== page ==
October 29, 2015 at 13:02

Roy Greenslade: Newsprint can thrive as long as it embraces the right innovations

Roy Greenslade: Newsprint can thrive as long as it embraces the right innovations Photo: Getty Images

It is habitual among journalists to call for radical change in every sphere except their own.

They demand that politicians enact new laws, call on businesses to innovate and lecture football managers on the need to adopt new tactics.

When it comes to their own trade, however, most journalists tend to be deeply conservative and hostile to new-fangled ideas.

So it was with the launch of i, the daily newspaper invented as a companion to The Independent.

There was a chorus of scepticism from wiseacres, including myself, who could not conceive of a new title being able to find readers in a declining newsprint market.

Now, with i having celebrated its fifth birthday this week, we sceptics who saw it as a flawed concept must eat humble pie.

The title, at the last count, was selling an average of 277,000 copies a day. Despite its weekday issue having risen in price from its initial 20p to 40p, it has not suffered anything like the rate of decline that continues to afflict the rest of the British national newspaper market.

Although completely different from its sister publication, The Independent, it manages to retain its ethos. And it has proved to be much more popular.

At a regular 56 pages, its lively and informative news digest is leavened with longer-form features, commentaries and columns.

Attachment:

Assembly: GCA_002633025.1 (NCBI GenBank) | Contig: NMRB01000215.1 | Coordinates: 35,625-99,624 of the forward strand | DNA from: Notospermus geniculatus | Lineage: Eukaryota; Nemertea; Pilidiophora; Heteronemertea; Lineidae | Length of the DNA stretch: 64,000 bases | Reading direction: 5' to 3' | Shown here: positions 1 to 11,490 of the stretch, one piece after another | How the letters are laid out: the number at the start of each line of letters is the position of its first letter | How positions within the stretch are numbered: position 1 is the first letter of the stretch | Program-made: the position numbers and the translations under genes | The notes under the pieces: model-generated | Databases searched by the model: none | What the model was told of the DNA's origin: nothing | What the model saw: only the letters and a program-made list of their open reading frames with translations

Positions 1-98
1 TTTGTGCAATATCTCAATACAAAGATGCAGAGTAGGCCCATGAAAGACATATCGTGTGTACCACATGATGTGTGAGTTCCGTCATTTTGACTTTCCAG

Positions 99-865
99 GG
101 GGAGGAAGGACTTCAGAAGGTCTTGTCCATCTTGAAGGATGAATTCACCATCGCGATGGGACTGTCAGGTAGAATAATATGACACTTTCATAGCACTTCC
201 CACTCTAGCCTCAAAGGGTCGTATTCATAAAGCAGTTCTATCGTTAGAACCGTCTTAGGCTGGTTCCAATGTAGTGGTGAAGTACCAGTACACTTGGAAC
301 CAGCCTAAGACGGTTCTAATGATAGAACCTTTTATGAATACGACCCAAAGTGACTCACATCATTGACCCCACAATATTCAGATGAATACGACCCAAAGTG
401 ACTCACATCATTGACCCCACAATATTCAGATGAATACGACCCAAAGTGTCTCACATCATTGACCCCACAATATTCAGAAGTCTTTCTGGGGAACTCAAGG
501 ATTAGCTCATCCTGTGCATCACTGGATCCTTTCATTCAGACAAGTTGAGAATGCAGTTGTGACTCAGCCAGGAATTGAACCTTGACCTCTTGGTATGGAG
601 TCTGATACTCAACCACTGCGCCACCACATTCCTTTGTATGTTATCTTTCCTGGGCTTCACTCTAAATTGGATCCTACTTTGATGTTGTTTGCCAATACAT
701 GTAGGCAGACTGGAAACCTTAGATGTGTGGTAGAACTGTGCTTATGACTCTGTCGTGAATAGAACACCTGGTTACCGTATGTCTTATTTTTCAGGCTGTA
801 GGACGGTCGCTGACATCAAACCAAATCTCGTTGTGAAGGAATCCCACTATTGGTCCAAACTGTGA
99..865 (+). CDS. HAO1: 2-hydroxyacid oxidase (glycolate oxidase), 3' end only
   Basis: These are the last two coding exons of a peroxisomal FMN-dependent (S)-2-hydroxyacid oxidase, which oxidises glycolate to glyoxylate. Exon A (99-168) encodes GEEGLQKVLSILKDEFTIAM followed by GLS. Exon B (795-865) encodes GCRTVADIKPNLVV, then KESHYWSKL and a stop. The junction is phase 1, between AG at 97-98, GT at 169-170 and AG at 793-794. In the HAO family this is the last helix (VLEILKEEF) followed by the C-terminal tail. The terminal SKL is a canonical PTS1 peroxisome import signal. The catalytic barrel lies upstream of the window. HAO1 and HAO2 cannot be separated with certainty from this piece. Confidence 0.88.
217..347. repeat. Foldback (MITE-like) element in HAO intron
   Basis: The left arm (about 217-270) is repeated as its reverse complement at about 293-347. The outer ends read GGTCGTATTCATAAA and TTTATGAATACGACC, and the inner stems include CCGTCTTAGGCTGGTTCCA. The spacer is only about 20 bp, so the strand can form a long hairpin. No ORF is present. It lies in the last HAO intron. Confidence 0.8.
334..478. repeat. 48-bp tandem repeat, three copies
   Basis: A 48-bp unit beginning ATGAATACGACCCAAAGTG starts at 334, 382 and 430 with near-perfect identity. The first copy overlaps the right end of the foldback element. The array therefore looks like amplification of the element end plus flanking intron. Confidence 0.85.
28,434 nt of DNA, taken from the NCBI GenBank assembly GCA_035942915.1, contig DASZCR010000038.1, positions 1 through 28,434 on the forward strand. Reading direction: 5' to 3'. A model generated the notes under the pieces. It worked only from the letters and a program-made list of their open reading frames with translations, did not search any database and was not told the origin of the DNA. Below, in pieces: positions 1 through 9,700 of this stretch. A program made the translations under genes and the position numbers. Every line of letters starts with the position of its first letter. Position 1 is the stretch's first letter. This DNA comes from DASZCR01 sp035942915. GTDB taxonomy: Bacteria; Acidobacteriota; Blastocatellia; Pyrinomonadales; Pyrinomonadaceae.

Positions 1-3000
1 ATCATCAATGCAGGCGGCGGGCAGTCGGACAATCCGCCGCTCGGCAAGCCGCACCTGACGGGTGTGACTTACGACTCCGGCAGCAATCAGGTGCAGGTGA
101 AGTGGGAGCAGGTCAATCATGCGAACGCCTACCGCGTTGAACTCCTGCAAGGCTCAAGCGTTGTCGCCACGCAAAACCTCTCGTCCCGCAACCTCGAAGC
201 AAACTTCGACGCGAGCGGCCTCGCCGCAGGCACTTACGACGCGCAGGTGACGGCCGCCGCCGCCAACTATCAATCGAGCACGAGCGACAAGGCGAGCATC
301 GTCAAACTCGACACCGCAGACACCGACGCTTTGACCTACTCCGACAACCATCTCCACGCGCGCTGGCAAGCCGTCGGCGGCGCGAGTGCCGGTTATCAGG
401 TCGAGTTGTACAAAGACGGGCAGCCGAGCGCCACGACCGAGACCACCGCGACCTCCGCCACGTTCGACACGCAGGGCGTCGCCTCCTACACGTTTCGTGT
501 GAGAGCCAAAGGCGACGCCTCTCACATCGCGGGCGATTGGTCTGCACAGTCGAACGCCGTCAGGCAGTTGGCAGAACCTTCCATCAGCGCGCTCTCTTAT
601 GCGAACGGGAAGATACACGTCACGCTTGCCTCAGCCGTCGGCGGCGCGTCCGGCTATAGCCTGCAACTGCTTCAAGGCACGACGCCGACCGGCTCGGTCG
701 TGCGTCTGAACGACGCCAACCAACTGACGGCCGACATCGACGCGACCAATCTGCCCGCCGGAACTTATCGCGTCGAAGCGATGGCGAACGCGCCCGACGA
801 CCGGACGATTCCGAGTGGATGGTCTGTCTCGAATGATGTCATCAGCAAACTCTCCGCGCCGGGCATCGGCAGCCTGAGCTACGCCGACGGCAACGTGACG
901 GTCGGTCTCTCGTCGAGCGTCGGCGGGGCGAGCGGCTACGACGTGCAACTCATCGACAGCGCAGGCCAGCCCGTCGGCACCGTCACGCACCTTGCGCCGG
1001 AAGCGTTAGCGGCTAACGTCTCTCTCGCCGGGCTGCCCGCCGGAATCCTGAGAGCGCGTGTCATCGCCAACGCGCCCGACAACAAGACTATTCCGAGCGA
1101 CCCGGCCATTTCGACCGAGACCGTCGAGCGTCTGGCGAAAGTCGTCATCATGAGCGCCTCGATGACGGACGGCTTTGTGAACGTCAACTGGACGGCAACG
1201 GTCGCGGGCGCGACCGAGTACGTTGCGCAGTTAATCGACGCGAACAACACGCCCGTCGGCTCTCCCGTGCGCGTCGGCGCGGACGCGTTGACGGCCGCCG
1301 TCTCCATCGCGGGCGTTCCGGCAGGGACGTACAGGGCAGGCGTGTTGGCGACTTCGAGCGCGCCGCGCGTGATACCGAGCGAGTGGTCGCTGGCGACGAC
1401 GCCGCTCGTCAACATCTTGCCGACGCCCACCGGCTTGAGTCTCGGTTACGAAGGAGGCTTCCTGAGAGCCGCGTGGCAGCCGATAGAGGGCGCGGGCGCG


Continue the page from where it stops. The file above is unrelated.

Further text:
And it has gained a largely youthful audience, one that older papers find so hard to attract.

So hats must be doffed to the triumvirate responsible for its launch, former Independent editor-in-chief Simon Kelner, former group managing director Andy Mullins and, most crucial of all, the financial risk-taker, Evgeny Lebedev, owner of i’s publisher, ESI Media.

In an article about the launch, Lebedev confessed he thought naysayers who believed it was mad to launch a newsprint title in the face of a fast-advancing digital revolution had a point.

But he was convinced that the editorial formula — easy-to-digest quality journalism with comprehensive coverage of the news agenda — and the commercial proposition, a cheap cover price, made such sense he was determined to give it a go.

Launching it in a period of post-recession austerity also proved to be a winner because it offered a “time-poor and cash-poor” populace an affordable, readable product.      

We have become used to the digital call for innovation and tend to overlook the fact that so-called legacy media, as newspapers are witheringly termed nowadays, can benefit from radical change too.

This newspaper, also owned by Lebedev, is a further example.

In 2009, when it was decided to turn the Evening Standard into a free title, plenty of critics — not me this time — scoffed.

In fact, the paper has gone from strength to strength over the past six years. Now, 900,000 copies are distributed every weekday across the capital.

These two 21st-century press experiments illustrate the enduring strength of newsprint.

As long as the editorial offer to the audience is enticing enough, people will read it. They do not have to pay 40p for i and they are not compelled to pick up copies of the Standard.  

They do so because they want to read the content. Us inky journalists can take great heart from that reality. 

Roy Greenslade is Professor of Journalism, City University London, and writes a blog for the Guardian

Tags: The Independent

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